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Offline Mooning Freddy

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"There was no sex in the USSR" - An Article
« on: September 02, 2013, 02:47:46 PM »
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http://english.pravda.ru/history/05-11-2009/110310-sex_ussr-0/

Thought that those of you who are interested in culture and history should be interested to read this.

"There was no sex in the USSR" is a phrase often used by people who grew up in the Soviet Union.

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“Some American woman asked a question about sex, and a Russian woman got up and said “There is no sex in the USSR!”” Later, this phrase became proverbial. The poor woman became a laughing stock. However, there was some truth to her words as there was no sex in the USSR, indeed. The key, nonetheless, is the understanding of what the word “sex” meant in the USSR.

That kind of answer actually made sense for people in the USSR.
Even though USSR was a secular state bent on atheism, sex in the state was a taboo, not to be discussed or mentioned in public. Sexual relations outside of marriage were considered immoral, and the very term "sex" became a synonym of irresponsible, almost disgusting capitalist anti-culture. Soviet culture promoted an image of platonic love that stems from friendship as a source of "healthy" relations, as opposed to the free-love culture that started in Europe and America in the 60's-70's and developed into an entire sex industry by the 80's.

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The Soviet government was concerned with preserving family values, mainly, because it could benefit from it. A family was a minimum unit the government could control, hence the name “social unit.” Everything that happened outside of family life was hard to control, and therefore, was deemed suspicious and undesirable.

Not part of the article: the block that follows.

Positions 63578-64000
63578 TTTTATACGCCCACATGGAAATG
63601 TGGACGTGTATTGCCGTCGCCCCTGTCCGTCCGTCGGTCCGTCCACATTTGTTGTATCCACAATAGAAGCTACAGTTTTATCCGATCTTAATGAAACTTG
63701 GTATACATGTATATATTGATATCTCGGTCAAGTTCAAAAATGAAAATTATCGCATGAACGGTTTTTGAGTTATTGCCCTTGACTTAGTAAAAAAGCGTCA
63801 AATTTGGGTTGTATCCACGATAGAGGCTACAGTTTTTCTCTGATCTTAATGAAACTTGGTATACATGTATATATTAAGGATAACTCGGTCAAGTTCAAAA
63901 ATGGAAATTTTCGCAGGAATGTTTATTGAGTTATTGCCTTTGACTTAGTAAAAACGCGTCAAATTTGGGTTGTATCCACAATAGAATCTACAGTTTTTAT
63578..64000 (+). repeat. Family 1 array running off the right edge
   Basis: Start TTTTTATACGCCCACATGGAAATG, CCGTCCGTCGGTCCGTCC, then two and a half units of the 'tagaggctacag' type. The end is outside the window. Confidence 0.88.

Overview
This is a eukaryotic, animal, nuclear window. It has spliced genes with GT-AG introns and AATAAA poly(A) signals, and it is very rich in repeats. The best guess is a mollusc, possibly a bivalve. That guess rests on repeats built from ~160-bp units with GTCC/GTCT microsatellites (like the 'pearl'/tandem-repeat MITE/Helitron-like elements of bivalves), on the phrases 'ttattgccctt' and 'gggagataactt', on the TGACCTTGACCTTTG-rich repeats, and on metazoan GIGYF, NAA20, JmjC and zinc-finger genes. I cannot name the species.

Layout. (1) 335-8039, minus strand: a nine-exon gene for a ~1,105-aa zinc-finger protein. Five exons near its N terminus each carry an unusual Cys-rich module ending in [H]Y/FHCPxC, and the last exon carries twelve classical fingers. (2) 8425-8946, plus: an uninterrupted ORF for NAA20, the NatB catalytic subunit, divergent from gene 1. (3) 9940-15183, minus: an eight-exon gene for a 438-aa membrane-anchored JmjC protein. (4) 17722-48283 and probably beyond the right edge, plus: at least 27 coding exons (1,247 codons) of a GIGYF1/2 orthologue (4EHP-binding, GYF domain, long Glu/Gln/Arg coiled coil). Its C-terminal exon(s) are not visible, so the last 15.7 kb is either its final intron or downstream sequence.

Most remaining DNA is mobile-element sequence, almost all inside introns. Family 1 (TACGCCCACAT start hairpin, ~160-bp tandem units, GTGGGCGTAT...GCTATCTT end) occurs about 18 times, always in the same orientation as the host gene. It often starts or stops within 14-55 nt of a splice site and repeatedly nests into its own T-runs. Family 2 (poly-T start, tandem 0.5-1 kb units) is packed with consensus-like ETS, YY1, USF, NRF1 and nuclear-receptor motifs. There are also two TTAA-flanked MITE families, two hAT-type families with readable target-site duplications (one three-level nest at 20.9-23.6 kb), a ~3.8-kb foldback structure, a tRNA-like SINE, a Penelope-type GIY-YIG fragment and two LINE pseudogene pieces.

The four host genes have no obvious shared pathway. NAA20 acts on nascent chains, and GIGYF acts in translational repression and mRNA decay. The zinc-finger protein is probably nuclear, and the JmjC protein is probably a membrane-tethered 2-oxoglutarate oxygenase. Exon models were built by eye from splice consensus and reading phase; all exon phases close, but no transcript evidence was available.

Sexual freedom was considered destructive for family values. The government designed various administrative barriers to prevent sex outside of wedlock. People who were not officially married could not share a room in a hotel, or stay overnight in a students’ dorm.
Sexual education in schools was nonexistent as it could lead to debauchery. People were given no information about contraception since it was believed that the lack of knowledge would contribute to abstinence. Interestingly enough, the phenomenal number of abortions performed on Soviet women was completely dismissed. 

It's funny because the fact that sex was a taboo did not mean unmarried young people were abstinent. It just meant people did not TALK about it.

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The first mention of AIDS in the West appeared at the same time Perestroika began in the USSR. Russian society became more open and could not ignore the threat. The struggle against the virus was unthinkable without sex education. As strange as it may seem, during the struggle prostitution was short of being legalized, and pornography and sexual freedom flourished.

While the appearance of AIDS was the end of the sexual revolution in the West, in Russia it was just the beginning.

However, Russian society still considers sex as something negative. While it is readily available and obvious, sex remains a symbol of sin and vice. Russians still have conservative values. Opinion polls targeting young people reveal that they are even more traditional than the older generation. These values, however, are not necessarily observed. Bigotry is another issue. Those who openly discuss their desires are criticized more than anyone. You are better off keeping your dreams to yourself.

One of the reasons the article should be interesting for you is because you probably heard the recent wave of Russian anti-LGBT legislation, including a law forbidding "homosexual propaganda". If you're wondering why Russians are suddenly so homophobic even though USSR was an atheist state for 80 years, you should just know that Russian in general are quite conservative people when it comes to family values, especially when raising sexual issues.
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Offline Ratty

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Re: "There was no sex in the USSR" - An Article
« Reply #1 on: September 02, 2013, 03:07:56 PM »
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If you're wondering why Russians are suddenly so homophobic even though USSR was an atheist state for 80 years, you should just know that Russian in general are quite conservative people when it comes to family values, especially when raising sexual issues.

Yeah a lot of people make the mistake of thinking that atheism automatically equals progressivism, but it's just a stance on a single issue. And not even a stance that all people arrive at for scientific or logical reasons (for example, some people just aren't raised in a religion and some follow religions which don't have gods) though it is often assumed that they do.

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